The One Book You Must Read to Understand American Politics in 2018

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According to F.H. Buckley — Foundation Professor at George Mason University’s Scalia School of Law and frequent guest on the show of ideas — the surprise result of the 2016 election was a product of political paradox. An establishment candidate of a counterrevolutionary and aristocratic “New Class” was defeated by a revolutionary capitalist offering a path to social mobility. Forget labels like conservative and liberal — the real divide in American politics is between this New Class of privileged elites and the rest of America. In short, it was all about economic opportunity and jobs for Americans. Donald Trump saw this, while Hillary Clinton and the Republican establishment did not.

Buckley, a Trump speechwriter and key transition advisor, introduced the idea of the New Class in his last book, The Republic of Virtue: How We Tried to Ban Corruption, Failed, and What we Can Do About It (2017)He explained this class as an outgrowth of the Hamiltonian vision of American greatness, which defended hereditary aristocracy against the Jeffersonian ideal of a “natural aristocracy,” in which anyone with talent and motivation could become successful.

Thankfully, the Jeffersonian aristocracy has been the norm for much of U.S. history. American’s risk-loving attitude, combined with low taxes and regulation, has created the most economically-mobile nation ever. However, a creeping “administrative state” and growing risk aversion among professionals, academics, opinion leaders, and the politically-connected have replaced American dynamism with an entrenched economic elite shielded from competition.

Buckley’s latest book, The Republican Workers Party: How the Trump Victory Drove Everyone Crazy, and Why It Was Just What We Needed (Encounter Books, 2018), takes up where his last book left off — discussing the implications of the growing gulf between the average voter and the New Class. He argues that conservatives and libertarians should embrace a truth about inequality championed (poorly) by modern liberals and socialists like Bernie Sanders. The book is about how Trump bulldozed the tone-deaf republican establishment and created a new movement that he called the Republican Workers Party:

Frank joined Bob on Sunday (9/16) with his inside view on what “Make America Great Again” means. This includes a defense of nationalism rooted in a sense of fraternity with all fellow Americans. Whether you are riding the Trump train, remain a steadfast NeverTrumper, or are waiting to see what the President does next, The Republican Workers Party is required reading (or listening) for any student of politics. Sign up for weekly emails to get early access to the transcript when it is available.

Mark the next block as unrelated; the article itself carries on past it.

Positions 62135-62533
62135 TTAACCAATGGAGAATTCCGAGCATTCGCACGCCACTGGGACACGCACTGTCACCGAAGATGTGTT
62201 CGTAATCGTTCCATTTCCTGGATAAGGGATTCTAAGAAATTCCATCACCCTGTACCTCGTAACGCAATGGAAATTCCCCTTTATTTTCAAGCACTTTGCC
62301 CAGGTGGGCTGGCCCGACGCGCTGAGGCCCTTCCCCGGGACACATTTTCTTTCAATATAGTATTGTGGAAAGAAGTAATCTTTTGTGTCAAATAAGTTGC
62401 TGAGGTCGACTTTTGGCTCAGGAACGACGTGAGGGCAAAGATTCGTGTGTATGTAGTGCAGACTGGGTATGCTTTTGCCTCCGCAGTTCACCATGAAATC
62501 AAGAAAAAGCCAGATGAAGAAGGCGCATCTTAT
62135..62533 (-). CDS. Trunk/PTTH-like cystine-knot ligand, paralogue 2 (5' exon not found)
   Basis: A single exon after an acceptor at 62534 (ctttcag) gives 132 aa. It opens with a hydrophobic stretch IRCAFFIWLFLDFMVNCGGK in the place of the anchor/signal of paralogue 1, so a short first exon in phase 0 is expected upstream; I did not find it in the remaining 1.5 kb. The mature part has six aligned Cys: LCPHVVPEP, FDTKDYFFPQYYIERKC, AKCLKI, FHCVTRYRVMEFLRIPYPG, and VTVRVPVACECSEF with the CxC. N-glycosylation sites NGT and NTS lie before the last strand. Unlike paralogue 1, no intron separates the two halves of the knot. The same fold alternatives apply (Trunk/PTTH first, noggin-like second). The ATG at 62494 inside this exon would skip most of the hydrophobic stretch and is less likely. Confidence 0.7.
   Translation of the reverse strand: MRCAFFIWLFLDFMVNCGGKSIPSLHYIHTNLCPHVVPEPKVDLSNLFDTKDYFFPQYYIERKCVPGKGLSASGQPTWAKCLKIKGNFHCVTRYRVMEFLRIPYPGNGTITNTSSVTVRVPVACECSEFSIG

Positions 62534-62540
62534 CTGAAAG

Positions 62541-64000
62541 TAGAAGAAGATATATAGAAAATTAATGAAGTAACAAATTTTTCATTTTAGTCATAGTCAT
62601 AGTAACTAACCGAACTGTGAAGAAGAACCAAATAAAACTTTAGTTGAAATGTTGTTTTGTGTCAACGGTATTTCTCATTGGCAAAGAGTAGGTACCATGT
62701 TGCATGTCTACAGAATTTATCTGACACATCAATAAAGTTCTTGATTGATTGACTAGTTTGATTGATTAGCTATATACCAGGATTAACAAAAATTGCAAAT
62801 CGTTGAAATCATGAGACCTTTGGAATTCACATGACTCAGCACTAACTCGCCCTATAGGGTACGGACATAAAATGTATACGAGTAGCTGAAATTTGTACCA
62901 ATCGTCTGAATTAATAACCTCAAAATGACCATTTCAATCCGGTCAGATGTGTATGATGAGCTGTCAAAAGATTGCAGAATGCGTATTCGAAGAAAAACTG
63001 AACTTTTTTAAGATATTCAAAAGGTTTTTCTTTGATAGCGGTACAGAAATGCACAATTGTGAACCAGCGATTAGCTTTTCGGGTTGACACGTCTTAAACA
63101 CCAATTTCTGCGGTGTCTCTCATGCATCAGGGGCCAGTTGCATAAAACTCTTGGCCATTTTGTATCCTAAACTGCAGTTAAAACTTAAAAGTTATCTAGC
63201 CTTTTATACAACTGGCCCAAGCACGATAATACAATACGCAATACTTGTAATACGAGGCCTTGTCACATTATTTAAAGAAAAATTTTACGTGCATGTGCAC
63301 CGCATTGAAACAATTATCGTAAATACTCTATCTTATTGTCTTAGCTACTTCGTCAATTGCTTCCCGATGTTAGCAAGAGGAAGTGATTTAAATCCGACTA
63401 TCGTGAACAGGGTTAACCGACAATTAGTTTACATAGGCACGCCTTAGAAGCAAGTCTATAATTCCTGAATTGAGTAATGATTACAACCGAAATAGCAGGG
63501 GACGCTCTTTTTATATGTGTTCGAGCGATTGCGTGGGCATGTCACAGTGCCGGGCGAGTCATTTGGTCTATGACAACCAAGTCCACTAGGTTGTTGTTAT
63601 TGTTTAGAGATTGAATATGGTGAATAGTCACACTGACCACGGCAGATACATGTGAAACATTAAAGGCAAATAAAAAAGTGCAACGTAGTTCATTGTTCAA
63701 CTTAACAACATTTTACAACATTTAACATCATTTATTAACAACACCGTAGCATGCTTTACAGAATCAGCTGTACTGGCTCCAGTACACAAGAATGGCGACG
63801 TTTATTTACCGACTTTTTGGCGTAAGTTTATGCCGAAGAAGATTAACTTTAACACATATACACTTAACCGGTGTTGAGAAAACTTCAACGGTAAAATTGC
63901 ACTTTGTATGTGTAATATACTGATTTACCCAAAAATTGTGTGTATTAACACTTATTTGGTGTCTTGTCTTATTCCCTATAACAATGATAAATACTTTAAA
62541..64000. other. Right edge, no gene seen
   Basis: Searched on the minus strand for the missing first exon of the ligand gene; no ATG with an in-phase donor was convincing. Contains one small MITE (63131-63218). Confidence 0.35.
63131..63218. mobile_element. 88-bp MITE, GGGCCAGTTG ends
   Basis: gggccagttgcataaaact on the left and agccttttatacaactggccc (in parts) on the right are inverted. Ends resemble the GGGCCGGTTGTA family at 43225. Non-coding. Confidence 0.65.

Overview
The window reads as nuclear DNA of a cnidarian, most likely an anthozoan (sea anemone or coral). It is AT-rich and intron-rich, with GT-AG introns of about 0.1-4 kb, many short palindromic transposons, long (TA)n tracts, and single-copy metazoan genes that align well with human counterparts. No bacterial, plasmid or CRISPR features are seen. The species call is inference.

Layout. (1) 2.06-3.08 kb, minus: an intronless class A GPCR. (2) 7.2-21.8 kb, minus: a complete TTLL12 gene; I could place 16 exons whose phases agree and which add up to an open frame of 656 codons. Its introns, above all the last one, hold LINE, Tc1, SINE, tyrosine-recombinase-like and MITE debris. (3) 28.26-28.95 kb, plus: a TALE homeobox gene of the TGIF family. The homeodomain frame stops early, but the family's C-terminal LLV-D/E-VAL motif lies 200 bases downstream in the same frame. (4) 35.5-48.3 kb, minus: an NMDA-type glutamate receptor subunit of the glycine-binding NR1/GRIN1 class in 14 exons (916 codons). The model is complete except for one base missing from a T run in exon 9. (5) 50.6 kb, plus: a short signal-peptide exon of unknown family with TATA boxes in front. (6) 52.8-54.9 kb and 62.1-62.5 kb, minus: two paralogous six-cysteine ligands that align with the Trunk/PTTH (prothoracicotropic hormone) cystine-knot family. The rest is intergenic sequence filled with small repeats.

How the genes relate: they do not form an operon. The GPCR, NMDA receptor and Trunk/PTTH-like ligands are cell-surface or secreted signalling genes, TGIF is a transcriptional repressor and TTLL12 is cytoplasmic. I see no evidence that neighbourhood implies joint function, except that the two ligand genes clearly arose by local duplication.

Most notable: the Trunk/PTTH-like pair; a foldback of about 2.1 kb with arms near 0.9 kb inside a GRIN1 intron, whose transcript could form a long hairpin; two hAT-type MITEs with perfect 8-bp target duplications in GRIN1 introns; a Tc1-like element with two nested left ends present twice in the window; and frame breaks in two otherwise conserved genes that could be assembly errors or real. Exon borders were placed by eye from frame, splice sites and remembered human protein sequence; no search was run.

Pre-empting a charge of hypocrisy, Professor Buckley is forthright in admitting to being a member of the New Class. However, he is not looking to defend his economic and social privilege. This privilege, he says, stems from a regulatory briar patch too thick for small businesses to navigate, a broken educational system that keeps the lower class trapped in poverty, and an immigration system that blocks out high-skilled competitors while allowing large influxes of low-skilled labor to undercut middle-class wages.

Some libertarians will find the book difficult to read. Buckley marshals survey data indicating that the political “sweet spot” in 2018 America is not socially liberal and economically conservative, but rather moderately socially conservative and economically liberal with respect to a social safety net. For example, Social Security and Medicare remain some of the most popular government programs on the book. In other words, we’re not all libertarians now.

The silver lining is that Trump’s vision of a workers party includes slashing regulations by as much as 70 percent, nominating judges in the mold of Antonin Scalia, and introducing greater choice and competition into our school system.

On trade, Trump looks particularly bad to libertarians. Buckley admits that Trump’s tariffs, and the worst-case scenario of a trade war with China, harm American workers. We can pray for the removal of Trump’s protectionist economic advisor Peter Navarro, who is the “source of all chaos” in the White House according to Bob Woodward’s new book, Fear.

Finally, Trump’s goal of immigration reform is often viewed as bigoted — a return to nationalism that offends those with New Class cosmopolitan sensibilities. Here, Professor Buckley’s Canadian-America citizenship gives him a particularly nuanced perspective. In short, he advocates something closer to the Canadian system of merit-based immigration. Carefully distinguishing between a healthy nationalism and unhealthy populism, he goes on to explain that solidarity with one’s fellow Americans can never be racist, given our diverse citizenry.

“National governments can demand too much and turn oppressive. So too can families. But that’s not an argument against the affection one naturally feels for one’s nation or one’s family.”

— Frank Buckley, *The Republican Workers Party*

While warning against the dangers of both excessive and ethnic nationalism, Buckley takes a bold stand for American cultural nationalism, which is ultimately a liberal nationalism. The Democrats, he says, have lost their commitment to the liberalism of the Founding fathers, which has always been about economic opportunity for all who are willing to work for it.

Tune in for a longer summary of Buckley’s book The Republican Workers Party.

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